The current pulse duration is typically 200-300 ms for biphasic and about 600 ms for monophasic pulses. The peak current generated by the commercial devices is 2-8 kA. Operating voltage of TMS devices is typically 2-3 kV and the power consumption 2–3 kW at maximum stimulus intensity.

    The standard stimulating coils are either circular or 8-shaped. Some Cadwell coils are drop-shaped with one rectangular edge (Focalpoint™); the benefit from the shape is questionable. Magstim sells 8-shaped cone coils with angled wings that fit the head and Dantec has a similar circular cone coil. The cone coils are somewhat more effective than planar ones, but at the cost of focality. The diameter of the coils ranges from 50 to 150 mm. The coils are usually wound of 10–30 concentric turns of rectangular copper wire (gauge, e.g., 1×5 mm2), resulting in an inductance of 15-30 mH.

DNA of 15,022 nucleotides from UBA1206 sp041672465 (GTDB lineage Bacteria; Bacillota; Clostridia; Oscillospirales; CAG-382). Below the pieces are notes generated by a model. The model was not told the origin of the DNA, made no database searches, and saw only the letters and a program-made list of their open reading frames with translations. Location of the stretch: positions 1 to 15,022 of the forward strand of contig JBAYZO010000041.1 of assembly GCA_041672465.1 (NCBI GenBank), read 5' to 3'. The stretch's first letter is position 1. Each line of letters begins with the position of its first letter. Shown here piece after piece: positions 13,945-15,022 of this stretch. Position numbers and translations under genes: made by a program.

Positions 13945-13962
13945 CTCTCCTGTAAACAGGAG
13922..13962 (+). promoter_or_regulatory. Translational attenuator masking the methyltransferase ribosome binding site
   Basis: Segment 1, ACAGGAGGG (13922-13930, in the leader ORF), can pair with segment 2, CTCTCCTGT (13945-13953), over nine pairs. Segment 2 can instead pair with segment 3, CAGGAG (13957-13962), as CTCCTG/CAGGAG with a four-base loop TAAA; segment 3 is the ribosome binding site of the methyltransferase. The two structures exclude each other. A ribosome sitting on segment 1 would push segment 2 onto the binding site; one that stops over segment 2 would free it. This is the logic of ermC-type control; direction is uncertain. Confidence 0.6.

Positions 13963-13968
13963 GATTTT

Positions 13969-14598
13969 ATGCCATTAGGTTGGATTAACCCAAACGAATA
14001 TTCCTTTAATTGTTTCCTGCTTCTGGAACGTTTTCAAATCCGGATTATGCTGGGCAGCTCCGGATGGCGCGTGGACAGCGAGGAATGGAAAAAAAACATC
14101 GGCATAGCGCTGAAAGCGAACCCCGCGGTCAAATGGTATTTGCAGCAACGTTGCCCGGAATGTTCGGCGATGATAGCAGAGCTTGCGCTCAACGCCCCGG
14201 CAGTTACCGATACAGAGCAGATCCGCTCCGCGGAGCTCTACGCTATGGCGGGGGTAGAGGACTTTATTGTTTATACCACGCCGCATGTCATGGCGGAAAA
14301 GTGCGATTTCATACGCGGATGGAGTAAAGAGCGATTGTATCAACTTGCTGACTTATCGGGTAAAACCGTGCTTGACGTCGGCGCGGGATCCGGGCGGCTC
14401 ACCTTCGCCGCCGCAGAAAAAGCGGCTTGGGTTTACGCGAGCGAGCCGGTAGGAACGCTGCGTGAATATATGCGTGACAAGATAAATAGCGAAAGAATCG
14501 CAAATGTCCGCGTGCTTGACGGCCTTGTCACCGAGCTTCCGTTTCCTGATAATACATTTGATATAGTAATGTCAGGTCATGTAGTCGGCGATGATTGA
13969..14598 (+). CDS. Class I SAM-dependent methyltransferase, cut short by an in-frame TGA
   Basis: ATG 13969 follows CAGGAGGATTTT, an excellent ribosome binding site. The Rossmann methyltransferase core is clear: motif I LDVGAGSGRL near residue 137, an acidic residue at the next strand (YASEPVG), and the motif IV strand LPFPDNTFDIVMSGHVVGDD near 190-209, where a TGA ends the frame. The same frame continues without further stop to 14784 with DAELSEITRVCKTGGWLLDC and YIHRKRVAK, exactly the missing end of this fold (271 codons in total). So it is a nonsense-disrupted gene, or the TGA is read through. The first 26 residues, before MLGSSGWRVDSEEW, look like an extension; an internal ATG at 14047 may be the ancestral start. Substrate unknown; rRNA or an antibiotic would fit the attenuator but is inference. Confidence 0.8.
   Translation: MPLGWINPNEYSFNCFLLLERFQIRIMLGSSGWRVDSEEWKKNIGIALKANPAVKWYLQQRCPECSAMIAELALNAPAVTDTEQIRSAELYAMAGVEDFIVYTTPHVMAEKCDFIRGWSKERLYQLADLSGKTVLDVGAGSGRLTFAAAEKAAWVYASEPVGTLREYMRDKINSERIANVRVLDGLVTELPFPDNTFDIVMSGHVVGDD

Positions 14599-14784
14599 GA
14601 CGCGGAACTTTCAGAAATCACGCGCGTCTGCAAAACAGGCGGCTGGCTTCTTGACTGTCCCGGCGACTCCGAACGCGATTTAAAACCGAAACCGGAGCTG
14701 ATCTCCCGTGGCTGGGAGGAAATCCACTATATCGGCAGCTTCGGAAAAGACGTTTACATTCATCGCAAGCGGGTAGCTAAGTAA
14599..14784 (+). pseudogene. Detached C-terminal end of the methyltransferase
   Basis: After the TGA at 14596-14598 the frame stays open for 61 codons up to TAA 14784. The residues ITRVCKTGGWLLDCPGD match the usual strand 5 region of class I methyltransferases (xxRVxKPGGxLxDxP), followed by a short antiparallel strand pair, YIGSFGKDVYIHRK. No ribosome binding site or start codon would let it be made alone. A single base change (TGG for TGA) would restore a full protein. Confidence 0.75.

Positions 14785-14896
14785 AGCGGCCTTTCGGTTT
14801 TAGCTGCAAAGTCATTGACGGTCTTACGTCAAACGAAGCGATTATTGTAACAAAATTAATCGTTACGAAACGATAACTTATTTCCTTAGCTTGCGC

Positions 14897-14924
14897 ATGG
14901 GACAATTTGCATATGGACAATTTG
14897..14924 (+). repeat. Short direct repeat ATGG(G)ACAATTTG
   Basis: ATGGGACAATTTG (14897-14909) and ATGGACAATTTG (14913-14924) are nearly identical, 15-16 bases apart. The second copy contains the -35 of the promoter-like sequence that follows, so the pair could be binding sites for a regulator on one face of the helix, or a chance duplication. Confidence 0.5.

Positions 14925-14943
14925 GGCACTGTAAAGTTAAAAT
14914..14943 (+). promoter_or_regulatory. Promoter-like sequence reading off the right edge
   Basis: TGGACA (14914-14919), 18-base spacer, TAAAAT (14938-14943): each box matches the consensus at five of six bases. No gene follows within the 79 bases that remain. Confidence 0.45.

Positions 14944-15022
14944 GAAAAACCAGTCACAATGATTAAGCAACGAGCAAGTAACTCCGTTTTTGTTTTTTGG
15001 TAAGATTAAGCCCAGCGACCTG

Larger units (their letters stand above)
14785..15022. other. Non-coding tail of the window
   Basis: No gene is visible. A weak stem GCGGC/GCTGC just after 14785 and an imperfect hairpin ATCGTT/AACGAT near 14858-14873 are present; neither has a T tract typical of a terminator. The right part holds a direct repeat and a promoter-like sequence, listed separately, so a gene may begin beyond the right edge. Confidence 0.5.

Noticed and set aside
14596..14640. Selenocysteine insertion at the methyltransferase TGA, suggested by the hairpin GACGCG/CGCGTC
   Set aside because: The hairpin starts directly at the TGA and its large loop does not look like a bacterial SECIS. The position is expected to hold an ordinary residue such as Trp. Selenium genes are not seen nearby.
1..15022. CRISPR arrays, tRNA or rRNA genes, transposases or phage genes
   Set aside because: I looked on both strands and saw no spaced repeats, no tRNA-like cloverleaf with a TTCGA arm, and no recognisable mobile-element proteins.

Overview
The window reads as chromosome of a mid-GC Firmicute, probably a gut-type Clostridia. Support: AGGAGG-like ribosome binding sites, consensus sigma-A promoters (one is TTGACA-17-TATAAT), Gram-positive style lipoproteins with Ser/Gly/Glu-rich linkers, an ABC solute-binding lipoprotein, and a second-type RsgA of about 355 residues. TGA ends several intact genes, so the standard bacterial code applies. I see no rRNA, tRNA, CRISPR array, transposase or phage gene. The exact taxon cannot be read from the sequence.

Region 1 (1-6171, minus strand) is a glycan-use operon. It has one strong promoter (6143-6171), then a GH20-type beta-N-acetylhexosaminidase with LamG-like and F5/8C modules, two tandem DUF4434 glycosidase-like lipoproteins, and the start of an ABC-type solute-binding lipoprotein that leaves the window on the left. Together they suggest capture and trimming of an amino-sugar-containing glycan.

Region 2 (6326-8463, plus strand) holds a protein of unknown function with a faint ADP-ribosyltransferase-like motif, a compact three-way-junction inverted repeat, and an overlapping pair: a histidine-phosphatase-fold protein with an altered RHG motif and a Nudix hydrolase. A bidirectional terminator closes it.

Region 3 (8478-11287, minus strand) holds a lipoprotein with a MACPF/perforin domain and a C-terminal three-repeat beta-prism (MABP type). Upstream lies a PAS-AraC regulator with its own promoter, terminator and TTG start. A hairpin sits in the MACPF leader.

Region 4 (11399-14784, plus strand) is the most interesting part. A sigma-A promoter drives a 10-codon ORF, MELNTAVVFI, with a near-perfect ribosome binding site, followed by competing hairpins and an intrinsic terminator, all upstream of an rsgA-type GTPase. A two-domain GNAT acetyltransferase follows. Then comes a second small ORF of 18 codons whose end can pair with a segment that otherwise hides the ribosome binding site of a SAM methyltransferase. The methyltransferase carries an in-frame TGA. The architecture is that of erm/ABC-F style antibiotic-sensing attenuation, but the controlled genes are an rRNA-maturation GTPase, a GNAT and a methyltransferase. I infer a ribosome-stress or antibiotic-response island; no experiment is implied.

Prototype four-leaf coils have been presented with four coplanar wings [140] suitable for peripheral stimulation. Another new idea is the so-called half-toroid ("slinky") coil, which is wound with the turns in different angles while maintaining the tangency along one edge [134,171].

    The TMS equipment developed and used at the BioMag Laboratory has two independent stimulator channels that are controlled by a computer. The maximum stimulus repetition rate is 1 Hz at full intensity and the system operates at 3 kV. The coils are 8-shaped and water-cooled and their outer diameter ranges from 30 to 50 mm. The current pulse shape is biphasic with rise time ranging between 70 and 100 ms depending on the coil.